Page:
The noise was finally drowned out by the deluge that suddenly dumped on us from above. I could hardly see them through the water. Although they slowed considerably, they stubbornly traveled on frantically wiping away the water from their eyes. But it was just too much and they slowly moved to the edge of the road to stop. I continued on with wet hands and a moist crotch. The pants soon gave way and my crotch was totally soaked. But, my head was dry as were my feet. Eventually, the rain eased up and the air became misty enhancing the northern Minnesota wilderness. The sun finally broke through in the late afternoon when I stopped for the night in Ashland, Wisconsin. I had a great view of Chequanmegon Bay and the Apostle Islands and Lake Superior. Did 310 miles today.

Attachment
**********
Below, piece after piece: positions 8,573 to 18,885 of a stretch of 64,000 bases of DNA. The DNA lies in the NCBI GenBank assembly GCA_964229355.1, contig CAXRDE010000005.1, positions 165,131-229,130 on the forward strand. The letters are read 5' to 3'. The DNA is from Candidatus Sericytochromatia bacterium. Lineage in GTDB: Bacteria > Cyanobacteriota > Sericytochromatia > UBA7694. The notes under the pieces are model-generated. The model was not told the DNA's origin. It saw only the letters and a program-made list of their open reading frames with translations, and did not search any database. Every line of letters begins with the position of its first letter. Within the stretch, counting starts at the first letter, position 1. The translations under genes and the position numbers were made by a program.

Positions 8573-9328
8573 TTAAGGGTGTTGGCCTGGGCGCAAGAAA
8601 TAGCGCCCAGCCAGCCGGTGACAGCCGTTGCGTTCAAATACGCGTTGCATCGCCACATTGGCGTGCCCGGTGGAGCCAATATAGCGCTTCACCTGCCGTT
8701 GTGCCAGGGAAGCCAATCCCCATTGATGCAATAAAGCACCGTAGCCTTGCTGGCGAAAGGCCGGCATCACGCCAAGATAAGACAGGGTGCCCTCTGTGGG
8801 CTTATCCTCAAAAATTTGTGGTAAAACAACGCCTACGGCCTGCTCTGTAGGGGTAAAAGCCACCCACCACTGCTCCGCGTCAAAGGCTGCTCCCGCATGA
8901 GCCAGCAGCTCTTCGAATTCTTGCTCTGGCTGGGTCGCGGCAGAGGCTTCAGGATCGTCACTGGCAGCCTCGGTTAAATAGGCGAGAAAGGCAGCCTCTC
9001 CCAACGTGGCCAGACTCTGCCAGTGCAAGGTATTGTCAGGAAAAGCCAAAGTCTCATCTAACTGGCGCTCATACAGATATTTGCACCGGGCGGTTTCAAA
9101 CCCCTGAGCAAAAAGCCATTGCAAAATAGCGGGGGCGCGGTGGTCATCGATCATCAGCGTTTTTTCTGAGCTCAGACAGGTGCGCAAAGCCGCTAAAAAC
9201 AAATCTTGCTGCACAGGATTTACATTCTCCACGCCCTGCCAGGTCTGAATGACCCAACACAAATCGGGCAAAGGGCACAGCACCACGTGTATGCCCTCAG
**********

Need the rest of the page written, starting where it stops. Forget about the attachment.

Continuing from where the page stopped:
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Monday, July 22, 2002
Left Ashland at 8:30am. A beautiful rainwashed morning with lots of sun and a cool temperature. Great riding and ditto scenery. A wilderness filled with many lakes and marshes. My route was 51 south. Ate breakfast in Tomahawk at about 10:45. Very developed along the road from now on. At Wausau, turned east on route 29. Became I-43 and I followed it around Green Bay. Exited at Bellevue and followed 29 to Kewaunee on the shore of Lake Michigan. I then took route 42 south along the shore. I noticed numerous vineyards and wondered how their wines tasted compared to Lake Erie shore wines. But, of course, drinking and riding do not mix.

The green and wooded landscape made me feel comfortable. I was almost home. The West is filled with vast, harsh spaces and many things are big. In the East, I like to think that it’s softer and more inviting with more manageable sized things. It’s more personable. Lake Michigan was so blue and the sand so white it was almost tropical. Actually, the temperature was finally comfortable. I was back in the green, moist, and earthy lands.